On Stage Extra: Candlebox Unplugged at City Winery

By Denny Dyroff, Entertainment Editor, The Times

Candlebox Unplugged

Brian Quinn is a busy musician.

The King of Prussia resident is a talented guitarist who performs solo and duet shows locally on a regular basis – and he is a member of the veteran Seattle-based rock band Candlebox.

Several area venues have hosted shows by Candlebox Unplugged, featuring Quinn, a guitarist originally from Pennsylvania’s Anthracite region, and Kevin Martin, lead vocalist and only remaining founding member of Candlebox.

On May 3, City Winery (990 Filbert Street, Philadelphia, citywinery.com/philadelphia) will host the only area show on the current tour of Candlebox Unplugged.

Candlebox Unplugged does not mean that Candlebox is breaking up – or even slowing down slightly.

“The full band is going out soon,” said Quinn, during a phone interview Wednesday afternoon from a tour stop in Bloomington, Indiana.

“Candlebox has a run of shows in May in Florida. We’re playing in Alaska on June 11. It will be the first time Candlebox has played Alaska since I’ve been in the band.

“Alaska and Florida are my last two states to visit. Hopefully, my wife Denise and I will be able to take a vacation in Hawaii later this year.”

From May through October, Candlebox has shows in Florida, Alaska, Louisiana, Texas, Illinois, Georgia, Ohio, California, New York, Washington and Virginia.

“We’re pretty busy the whole year,” said Quinn. “I’ll have time off in the summer to do some solo acoustic shows and then Candlebox starts up again at the end of August.”

Candlebox is touring in support of its new album, “Wolves.”

“We recorded ‘Wolves’ in September 2019,” said Quinn. “Because of the pandemic, it wasn’t released until September 2021. It was supposed to come out in April 2020, but we had to sit on it.

“We waited until things with COVID started to settle down and touring became available. We started laying live again in August 2021. We played a lot of places and 97 per cent of the shows were well-attended. People were glad to get back out.”

Doing band shows had a special attraction for Quinn, who had performed mostly acoustic shows – seated acoustic shows.

“It felt great to perform standing up,” said Quinn. “We started in August and didn’t finish until November. We got a lot of shows in. It was the longest tour we’ve done since I’ve been in the band.

“This has been an album support tour for ‘Wolves.’ It’s strange because by the time the album came out, it was already old for us. We already had a pile of new ideas before this album was even out. To get ready for the tour, we had to critically listen to the record and look at the album notes.”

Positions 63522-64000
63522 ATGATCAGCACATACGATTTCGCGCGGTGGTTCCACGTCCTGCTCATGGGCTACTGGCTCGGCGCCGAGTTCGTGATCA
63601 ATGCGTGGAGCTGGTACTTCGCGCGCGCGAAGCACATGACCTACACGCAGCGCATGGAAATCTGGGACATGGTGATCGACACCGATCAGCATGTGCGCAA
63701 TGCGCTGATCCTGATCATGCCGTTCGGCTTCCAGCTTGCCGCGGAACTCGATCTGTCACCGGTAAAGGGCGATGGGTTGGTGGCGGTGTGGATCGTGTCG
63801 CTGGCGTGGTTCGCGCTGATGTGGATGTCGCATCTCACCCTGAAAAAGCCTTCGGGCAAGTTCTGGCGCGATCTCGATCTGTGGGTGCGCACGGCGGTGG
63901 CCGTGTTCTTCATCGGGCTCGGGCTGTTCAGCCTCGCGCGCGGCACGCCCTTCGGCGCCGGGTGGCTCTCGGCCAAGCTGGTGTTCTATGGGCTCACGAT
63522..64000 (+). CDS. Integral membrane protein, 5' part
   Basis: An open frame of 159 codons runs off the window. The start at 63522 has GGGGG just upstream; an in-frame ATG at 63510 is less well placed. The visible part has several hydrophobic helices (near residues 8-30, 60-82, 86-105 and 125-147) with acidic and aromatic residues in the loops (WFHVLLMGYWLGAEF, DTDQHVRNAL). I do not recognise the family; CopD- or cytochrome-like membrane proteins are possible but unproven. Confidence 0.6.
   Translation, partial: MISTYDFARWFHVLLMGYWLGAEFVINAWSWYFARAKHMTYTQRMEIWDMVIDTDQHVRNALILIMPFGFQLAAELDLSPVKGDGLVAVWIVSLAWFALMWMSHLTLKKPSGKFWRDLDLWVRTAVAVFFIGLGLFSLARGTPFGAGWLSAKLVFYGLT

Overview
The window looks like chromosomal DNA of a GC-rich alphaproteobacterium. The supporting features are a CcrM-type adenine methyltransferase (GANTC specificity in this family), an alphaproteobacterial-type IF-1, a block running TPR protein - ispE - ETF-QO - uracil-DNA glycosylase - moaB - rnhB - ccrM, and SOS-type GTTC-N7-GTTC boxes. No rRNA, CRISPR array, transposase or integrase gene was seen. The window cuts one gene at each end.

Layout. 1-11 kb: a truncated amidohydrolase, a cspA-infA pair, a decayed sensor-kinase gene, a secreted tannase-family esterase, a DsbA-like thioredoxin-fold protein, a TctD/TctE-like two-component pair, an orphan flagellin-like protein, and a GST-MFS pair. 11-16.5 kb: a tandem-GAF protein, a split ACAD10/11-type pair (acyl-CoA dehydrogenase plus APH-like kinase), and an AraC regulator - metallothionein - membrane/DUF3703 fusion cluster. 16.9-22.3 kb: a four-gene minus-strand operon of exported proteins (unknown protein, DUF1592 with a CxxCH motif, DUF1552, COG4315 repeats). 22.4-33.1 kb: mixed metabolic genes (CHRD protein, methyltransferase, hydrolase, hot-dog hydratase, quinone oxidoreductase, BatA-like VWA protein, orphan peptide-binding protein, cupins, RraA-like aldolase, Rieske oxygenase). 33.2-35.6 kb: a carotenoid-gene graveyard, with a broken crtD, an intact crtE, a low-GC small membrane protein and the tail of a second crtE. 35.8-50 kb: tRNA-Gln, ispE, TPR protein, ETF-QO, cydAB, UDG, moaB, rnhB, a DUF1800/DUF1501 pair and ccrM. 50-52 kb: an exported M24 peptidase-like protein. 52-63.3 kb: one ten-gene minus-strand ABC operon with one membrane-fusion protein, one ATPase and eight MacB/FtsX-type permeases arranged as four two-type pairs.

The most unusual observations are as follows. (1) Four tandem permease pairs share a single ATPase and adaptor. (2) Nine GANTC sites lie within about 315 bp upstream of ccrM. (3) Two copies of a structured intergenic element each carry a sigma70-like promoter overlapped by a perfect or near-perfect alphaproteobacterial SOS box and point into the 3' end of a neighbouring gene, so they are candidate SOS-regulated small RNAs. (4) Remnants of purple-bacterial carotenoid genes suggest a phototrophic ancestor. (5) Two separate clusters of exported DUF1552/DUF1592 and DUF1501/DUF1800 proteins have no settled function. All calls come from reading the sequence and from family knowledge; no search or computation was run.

Candlebox may be a band from the Pacific Northwest, but Quinn is a Pennsylvania boy all the way.

In the late 1990s, Quinn moved from his hometown of Pittston (PA) to Philadelphia. Soon after arriving, he co-founded the Philadelphia-based rock band Octane (2000-2005). During this time, Quinn was named “Best Guitarist” in the Philadelphia region by the Philadelphia Music Awards in 2001 and 2004.

After five successful years with Octane, Quinn left the band to form a blues-based hard rock band that would later become known as Fosterchild. Then, Quinn joined Candlebox a few years ago when the band needed to replace its guitarist.

“Kevin (Martin) and I were labelmates when I was with Fosterchild,” said Quinn, who now lives in the Philly suburbs.

“We met at a label showcase and stayed in touch after that. I played on two tunes with his side project Le Projet. When personnel changes started with Candlebox, he asked me to join the band. I’ve been with the band since 2015.”

Many of the shows on the Candlebox Unplugged 2022 shows are already sold out.

“For fans who can’t see us live, we’re doing a Livestream show,” said Quinn. “We’re playing live at the Cabot Theater in Beverly, Massachusetts on May 6 and there will be a Livestream of the show in real time.”

Fans can get Livestream information at this link — Candlebox Live Stream Concert – Friday 06 May 2022 – Songkick.

Video link for Candlebox – https://youtu.be/VoqRFt58rck.

The show at City Winery on May 3 will start at 8 p.m.

Other upcoming shows at City Winery are Shelby Lynne and Allison Moorer on April 30, Chrisette Michele on May 1 and Graham Parker on May 4.


For older music fans, LP refers to an album with LP taking its name from “Long Player.” Current music fans, on the other hand, know that LP refers to one of the most dynamic rockers making music today.

LP derives her moniker from her given name – Laura Pergolizzi. That name is also something from the past.

“I don’t do Laura at all,” said LP, during a phone interview Thursday afternoon from a tour stop in Portland, Maine. “It’s not my name anymore.”

LP is now touring in support of her latest album, “Churches,” which was released on December 3, 2021 through SOTA/Dine Alone. It is her sixth studio album.

Produced by Mike Del Rio (Christina Aguilera, X Ambassadors) and including several tracks co-written by Nate Campany (Tove Lo, Carly Rae Jepsen, Martin Garrix), “Churches” is intense, smart, touching and powerful.

“I wrote most of it before the pandemic started,” said LP. “When reactions to the pandemic started getting underway, I just kept writing. Things changed direction here and there. I found the pandemic inspiring.